Ecuadorian President Wins Libel Suit

On February 16th, the National Court of Justice, Equador’s supreme court, upheld a prison sentence in connection with a libel claim brought by President Rafael Correa. In March of 2011 President Correa filed suit against César Pérez, Nicolas Pérez, Carlos Pérez, and Emilio Palacio for printing a story about him. The story described how President Correa ordered troops to fire on a hospital filled with innocent civilians in response to a police protest seeking higher wages.

Emilio Palacio wrote the article, while César Pérez, Nicolas Pérez, and Carlos Pérez are owners and executives of the paper that published the article. The newspaper is called El Universo and is a ninety-year-old publication that has extreme influence on the people of Ecuador. The 40 million dollar fine upheld in this case could put the publication out of business. In addition to the 40 million dollar fine, the sentence included a three-year prison term.

Currently, César Pérez, Nicolas Pérez, and Emilio Palacio are in Miami and will seek asylum in the United State. Carlos Pérez sought asylum in the Panamania embassy in Quito, and was granted asylum by the Panamanian President Ricardo Martinelli. Nicolas Pérez was quoted stating that, “[he and his brothers] will continue to fight for the freedom of expression and equal access to justice in Ecuador by appealing to the Inter-American Commission on Human Rights.”

President Correa felt that the suit was necessary to expose how corrupt the press is. He also wanted to make it known that just because someone can afford to own a paper does not mean that they are afforded the right to print whatever they want. Mr. Correa said he would consider a pardon for the four men because the case has already demonstrated the point he was trying to make.

Do you think that a three-year prison sentence and 40 million dollar fine that could put a 90-year-old publication out of business is a little harsh? Should there be special considerations when it comes to freedom of the press when it relates to the President of a country?

SOURCES: The New York Times and The Wall Street Journal

2 comments

  1. With the president pointing his finger at the newspaper and the publicists pointing their fingers back, one might forget that there are three players in this story. The fact that the court affirmed the convictions is damning here. The president, as any other individual, has a right to defend himself against libel, while newspapers have a right to publish the news, if true and however unpleasant. But the court adjudicates the rights between the two. The Inter-American Court of Human Rights has held that public officials “who have voluntarily exposed themselves to greater public scrutiny are subject to greater risks of being criticized, since their activities are … part of the public debate.” The honor of public officials or public people must be legally protected, the court says, but that must be accomplished “in accordance with principles of democratic pluralism.” The use of criminal proceedings for defamation must therefore be limited to cases of “extreme gravity” as a “truly exceptional measure” where its “absolute necessity” has been demonstrated, and that in any such case the burden of proof must rest with the accuser. That these courts appear to have fully accepted the president’s case points to a clear lack of judicial independence, one that seriously chills freedom of speech in Ecuador.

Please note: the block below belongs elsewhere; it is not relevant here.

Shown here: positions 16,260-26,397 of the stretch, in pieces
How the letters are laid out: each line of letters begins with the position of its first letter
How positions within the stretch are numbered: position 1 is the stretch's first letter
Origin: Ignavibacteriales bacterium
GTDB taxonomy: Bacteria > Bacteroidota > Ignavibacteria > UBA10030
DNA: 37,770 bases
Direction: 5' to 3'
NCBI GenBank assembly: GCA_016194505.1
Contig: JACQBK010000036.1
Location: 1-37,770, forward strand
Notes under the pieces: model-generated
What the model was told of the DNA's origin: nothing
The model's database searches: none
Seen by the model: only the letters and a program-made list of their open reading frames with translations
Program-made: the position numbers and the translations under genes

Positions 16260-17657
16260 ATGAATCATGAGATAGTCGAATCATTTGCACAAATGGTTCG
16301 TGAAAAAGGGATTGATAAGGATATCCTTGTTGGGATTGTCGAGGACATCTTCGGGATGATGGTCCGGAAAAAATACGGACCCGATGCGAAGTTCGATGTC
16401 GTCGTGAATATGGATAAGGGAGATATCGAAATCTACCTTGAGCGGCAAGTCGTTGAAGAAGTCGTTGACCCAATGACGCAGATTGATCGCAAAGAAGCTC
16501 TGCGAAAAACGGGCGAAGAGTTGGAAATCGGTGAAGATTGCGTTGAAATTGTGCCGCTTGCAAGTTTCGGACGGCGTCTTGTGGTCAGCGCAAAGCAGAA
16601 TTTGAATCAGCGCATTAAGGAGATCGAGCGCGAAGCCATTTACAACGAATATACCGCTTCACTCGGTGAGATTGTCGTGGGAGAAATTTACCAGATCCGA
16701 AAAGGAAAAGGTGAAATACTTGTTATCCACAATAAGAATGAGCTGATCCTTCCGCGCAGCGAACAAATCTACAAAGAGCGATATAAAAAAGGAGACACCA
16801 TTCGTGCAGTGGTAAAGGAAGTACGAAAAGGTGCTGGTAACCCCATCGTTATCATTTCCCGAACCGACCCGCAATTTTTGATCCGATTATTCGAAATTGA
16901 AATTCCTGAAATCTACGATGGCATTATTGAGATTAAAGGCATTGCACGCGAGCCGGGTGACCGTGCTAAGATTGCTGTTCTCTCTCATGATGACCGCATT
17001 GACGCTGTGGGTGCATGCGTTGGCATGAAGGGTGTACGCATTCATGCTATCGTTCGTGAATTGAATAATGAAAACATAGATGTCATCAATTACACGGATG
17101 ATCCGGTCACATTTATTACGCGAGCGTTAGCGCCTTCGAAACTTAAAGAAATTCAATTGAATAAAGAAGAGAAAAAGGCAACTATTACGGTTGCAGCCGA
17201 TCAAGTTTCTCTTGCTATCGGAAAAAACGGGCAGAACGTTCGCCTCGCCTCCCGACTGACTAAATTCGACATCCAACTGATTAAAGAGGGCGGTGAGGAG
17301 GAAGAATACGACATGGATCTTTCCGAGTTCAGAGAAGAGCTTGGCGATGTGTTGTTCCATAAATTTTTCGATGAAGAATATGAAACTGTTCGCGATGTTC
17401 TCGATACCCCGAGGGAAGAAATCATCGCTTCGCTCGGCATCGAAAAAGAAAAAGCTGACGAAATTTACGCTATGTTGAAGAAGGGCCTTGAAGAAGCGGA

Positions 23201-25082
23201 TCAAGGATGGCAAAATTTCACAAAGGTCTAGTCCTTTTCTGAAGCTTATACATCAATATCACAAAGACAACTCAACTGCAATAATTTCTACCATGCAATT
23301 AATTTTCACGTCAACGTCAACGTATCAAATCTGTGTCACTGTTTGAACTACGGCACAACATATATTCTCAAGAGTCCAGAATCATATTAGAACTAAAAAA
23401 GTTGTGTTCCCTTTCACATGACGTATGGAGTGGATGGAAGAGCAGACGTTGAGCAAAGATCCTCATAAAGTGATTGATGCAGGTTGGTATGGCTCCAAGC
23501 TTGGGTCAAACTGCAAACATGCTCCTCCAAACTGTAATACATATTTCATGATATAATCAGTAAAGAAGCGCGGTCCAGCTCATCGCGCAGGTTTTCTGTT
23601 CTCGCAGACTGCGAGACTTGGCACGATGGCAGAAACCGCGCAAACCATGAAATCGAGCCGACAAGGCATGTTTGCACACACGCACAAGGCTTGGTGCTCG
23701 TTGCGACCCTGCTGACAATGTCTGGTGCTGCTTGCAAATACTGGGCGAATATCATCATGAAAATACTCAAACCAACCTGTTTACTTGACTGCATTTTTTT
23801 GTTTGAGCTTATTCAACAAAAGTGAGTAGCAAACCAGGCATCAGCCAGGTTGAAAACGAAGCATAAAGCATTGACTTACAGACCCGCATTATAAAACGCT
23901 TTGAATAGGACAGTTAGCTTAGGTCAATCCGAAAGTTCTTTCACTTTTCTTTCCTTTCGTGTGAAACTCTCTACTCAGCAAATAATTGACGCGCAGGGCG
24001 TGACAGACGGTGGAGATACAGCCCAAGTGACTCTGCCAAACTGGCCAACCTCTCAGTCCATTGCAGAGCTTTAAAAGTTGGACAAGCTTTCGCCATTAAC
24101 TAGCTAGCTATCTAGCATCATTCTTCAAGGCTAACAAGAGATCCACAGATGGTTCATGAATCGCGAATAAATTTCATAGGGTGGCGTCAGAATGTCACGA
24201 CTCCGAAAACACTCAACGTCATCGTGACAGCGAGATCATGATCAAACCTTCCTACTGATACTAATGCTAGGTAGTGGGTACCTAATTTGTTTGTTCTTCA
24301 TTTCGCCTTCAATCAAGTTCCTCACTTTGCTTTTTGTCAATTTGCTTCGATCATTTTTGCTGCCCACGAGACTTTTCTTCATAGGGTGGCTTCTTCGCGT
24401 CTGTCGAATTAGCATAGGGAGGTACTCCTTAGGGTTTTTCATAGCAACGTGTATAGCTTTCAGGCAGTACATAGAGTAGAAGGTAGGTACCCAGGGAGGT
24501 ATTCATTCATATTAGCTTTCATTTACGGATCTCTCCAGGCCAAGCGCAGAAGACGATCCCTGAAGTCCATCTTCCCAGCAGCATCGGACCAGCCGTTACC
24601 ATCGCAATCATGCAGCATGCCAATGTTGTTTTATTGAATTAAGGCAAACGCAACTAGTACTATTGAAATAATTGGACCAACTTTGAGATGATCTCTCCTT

2. Libel is a written communication of an untruth which injures a person’s reputation. The statement must be conveyed as fact and not as opinion.

    The statement was conveyed as fact because it was published by a reputable newspaper which intended for the statement to be a factual assertion.

    I don’t know the details of the incident involving President Correa. However, if the president did not in fact order the troops to fire on the hospital, Correa would have a legitimate claim against El Universo. If on the other hand, the untruth pertained to a mundane detail, President Correa would not have a cause-of-action in libel.

    Additionally, Correa must demonstrate injury to his reputation. If Correa as a reputation for being a tyrannical rule or is known to make rash decisions that have tragic consequences, Correa would not have a lawsuit for libel even if El Universo’s assertion that Correa ordered troops to fire on the hospital was in fact false.

    Before any outrageous fine or jail time is imposed, Correa should ask El Universo to retract the statement and issue an apology. If El Universo refuses to do so, penalties should be imposed on El Universo and Correa should receive compensatory damages commensurate with the level of harm done to Correa’s reputation (and punitive damages if El Universo acted maliciously in publishing the information).

    Whether El Universo should face the harsh penalties it is facing for its actions is debatable. Freedom of the press and honest reporting is a delicate balance. El Universo may have made an honest mistake but, even so, the newspaper should take care not to act negligently in its fact-gathering.

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